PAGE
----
Brazil’s Jair Bolsonaro and his leftist rival Luiz Inacio Lula da Silva on Monday buckled up for four more weeks of intense election campaigning after the president’s unexpectedly strong showing in the first round set up a tight Oct. 30 runoff vote.
Lula, a two-term former president who was jailed on corruption convictions that were later overturned, won the most votes in Sunday’s presidential election, and for many analysts is still the favourite to win the race later this month.
But Bolsonaro’s better-than-expected performance revitalized his campaign, giving credence to his claim that the pollsters were wrong to write him off in Brazil’s most fraught election since the end of military rule in 1985.
The far-right leader’s strong showing also prolonged questions about whether Brazil’s democratic institutions will withstand his unfounded allegations that the country’s voting system cannot be trusted.
Walking her dog in Rio de Janeiro’s Lagoa neighbourhood, Marcia Oliviera, 69, was outraged at how surveys misread Bolsonaro’s support.
“The polling companies have zero credibility,” she said, calling Lula a “crook, a thief, a snake charmer. I find it unbelievable that people could vote for him.”
Most polling firms had given Lula a 10-15 point lead ahead of Sunday’s vote, raising the possibility of a first-round victory for the leftist. But with 99.99% of electronic votes counted, Lula had taken 48.4% of votes versus 43.2% for Bolsonaro, meaning that neither secured the over 50% needed to avoid a runoff.
The remaining votes went to nine other candidates who are now eliminated from the race.
With less than a month to go until the next vote, both candidates will be looking for creative ways to eke out a win.
On Monday, Bolsonaro’s government announced it had pushed forward a welfare payment due at the end of October. The one-off change means all recipients will now receive two payments this month, with the second coming five days before the runoff vote.
BOLSONARISMO HANGS ON
The president’s strong showing extended to his colleagues in Congress, ensuring his conservative movement will endure in the longer term.
Bolsonaro’s right-wing Liberal Party (PL) won 99 seats in the 513-member lower house, up from 77, and right-leaning parties allied with Bolsonaro now control half the chamber. PL candidates won 13 of the 27 seats up for grabs in the Senate, with two more possible in runoffs, a party spokesman said.
The result thrilled Brazilian markets, on expectations that it may force Lula to move to the centre and limit his room for dramatic policy changes even if he does finally triumph.
Brazil’s real strengthened roughly 4.5% against the dollar in afternoon trading, while the Ibovespa stock index rose 4.7%.
State-run companies led the gains on Brazil’s main stock index, with shares in Sao Paulo state sanitation company Sabesp jumping about 16.5% on expectations that a Bolsonaro ally would become governor and privatize the firm.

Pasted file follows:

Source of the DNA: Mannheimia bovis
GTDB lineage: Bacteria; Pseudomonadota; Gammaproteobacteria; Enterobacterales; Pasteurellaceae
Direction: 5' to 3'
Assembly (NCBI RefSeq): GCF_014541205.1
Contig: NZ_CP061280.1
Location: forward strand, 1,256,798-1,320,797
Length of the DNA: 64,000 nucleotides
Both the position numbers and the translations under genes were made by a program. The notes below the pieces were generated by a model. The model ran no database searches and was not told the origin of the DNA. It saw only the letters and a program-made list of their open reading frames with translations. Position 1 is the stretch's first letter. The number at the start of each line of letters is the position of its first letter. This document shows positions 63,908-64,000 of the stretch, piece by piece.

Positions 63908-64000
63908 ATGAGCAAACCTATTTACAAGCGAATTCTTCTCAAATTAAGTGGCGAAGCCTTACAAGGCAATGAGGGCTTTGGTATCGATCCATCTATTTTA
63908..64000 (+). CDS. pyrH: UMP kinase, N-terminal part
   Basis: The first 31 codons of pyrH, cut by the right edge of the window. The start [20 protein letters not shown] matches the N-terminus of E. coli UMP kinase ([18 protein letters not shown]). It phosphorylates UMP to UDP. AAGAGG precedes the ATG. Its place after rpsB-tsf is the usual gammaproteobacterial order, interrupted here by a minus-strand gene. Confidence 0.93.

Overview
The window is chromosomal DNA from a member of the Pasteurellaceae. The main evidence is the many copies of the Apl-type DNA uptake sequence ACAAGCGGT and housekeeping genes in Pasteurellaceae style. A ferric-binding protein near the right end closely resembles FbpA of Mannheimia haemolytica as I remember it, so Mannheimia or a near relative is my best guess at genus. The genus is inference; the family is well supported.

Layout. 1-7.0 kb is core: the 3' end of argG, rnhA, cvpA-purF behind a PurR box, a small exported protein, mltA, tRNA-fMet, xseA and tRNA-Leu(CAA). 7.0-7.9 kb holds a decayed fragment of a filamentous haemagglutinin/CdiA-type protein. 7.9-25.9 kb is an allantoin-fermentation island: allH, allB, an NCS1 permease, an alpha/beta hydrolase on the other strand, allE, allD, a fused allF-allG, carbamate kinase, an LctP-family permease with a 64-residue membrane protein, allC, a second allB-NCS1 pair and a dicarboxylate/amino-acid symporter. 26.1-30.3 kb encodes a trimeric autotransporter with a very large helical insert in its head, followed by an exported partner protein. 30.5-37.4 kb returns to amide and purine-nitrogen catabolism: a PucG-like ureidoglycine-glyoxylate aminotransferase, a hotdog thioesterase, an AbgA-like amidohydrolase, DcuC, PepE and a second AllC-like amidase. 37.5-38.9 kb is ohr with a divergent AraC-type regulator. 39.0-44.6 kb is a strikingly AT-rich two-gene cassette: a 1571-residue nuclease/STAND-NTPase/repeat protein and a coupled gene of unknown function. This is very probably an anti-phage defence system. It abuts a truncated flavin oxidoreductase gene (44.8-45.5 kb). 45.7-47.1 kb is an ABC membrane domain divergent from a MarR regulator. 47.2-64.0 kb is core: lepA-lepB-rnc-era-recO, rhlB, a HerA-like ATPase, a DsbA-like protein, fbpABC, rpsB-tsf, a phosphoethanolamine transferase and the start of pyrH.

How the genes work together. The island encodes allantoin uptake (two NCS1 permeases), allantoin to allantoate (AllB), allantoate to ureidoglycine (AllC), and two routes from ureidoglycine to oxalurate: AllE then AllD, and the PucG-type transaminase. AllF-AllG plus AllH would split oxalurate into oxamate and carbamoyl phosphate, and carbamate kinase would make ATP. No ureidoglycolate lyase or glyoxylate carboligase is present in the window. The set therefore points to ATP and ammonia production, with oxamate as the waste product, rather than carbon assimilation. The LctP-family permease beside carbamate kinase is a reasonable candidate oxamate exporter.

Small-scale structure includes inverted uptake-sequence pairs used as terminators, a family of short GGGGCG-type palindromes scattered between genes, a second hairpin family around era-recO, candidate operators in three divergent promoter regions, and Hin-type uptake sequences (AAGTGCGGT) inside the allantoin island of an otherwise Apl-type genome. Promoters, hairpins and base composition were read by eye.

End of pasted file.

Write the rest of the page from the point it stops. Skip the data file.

State-run oil company Petrobras and public lender Banco do Brasil both rose by about 8%. Investors are betting that a potential second Bolsonaro term could see a wave of privatizations.
Support for distant third- and fourth-place finishers also fell short of recent surveys, suggesting some of their backers may have shifted to Bolsonaro when it came time to vote.
Attention will now turn to whom centrist Senator Simone Tebet and centre-left former lawmaker Ciro Gomes will send their votes. Tebet won 4% of votes, while Gomes secured 3%. Both said on Sunday night they would announce decisions about endorsements in the coming days.
After his unexpected surge, many analysts said the electoral momentum was now with Bolsonaro. If he does pull off a dramatic comeback, it would break with a wave of victories for leftists across the region in recent years, including Mexico, Colombia, Argentina and Chile.
Robert Wood, lead economist for Latin America at the Economist Intelligence Unit, said he expected Lula to win eventually, “but with a much narrower margin than the polls currently indicate.” Still, tensions may remain “high until the inauguration ceremony in January,” he added.
On Sunday night, Bolsonaro adopted a more level tone than usual, expressing confidence that victory was within reach and avoiding his usual unfounded attacks on Brazil’s voting system. In the run-up to the vote, he had made repeated baseless allegations about the integrity of the electronic voting system and had suggested he may not concede if he loses.
“I plan to make the right political alliances to win this election,” he told journalists, pointing to the significant advances his party made in Congress.
Lula put an optimistic spin on the result, saying he was looking forward to another month on the campaign trail and the chance to debate Bolsonaro head-to-head.
Inside his campaign, however, there was clear frustration that he had fallen short of the hoped-for outright win, as well as with weak results in state races outside of his party’s traditional northeastern stronghold.
“There was a clear movement of votes in the southeast, beyond what the surveys and even the campaign managed to detect,” a campaign source said on condition of anonymity.
“Clearly Bolsonarismo was underestimated,” said Humberto Costa, a senator from Lula’s Workers Party.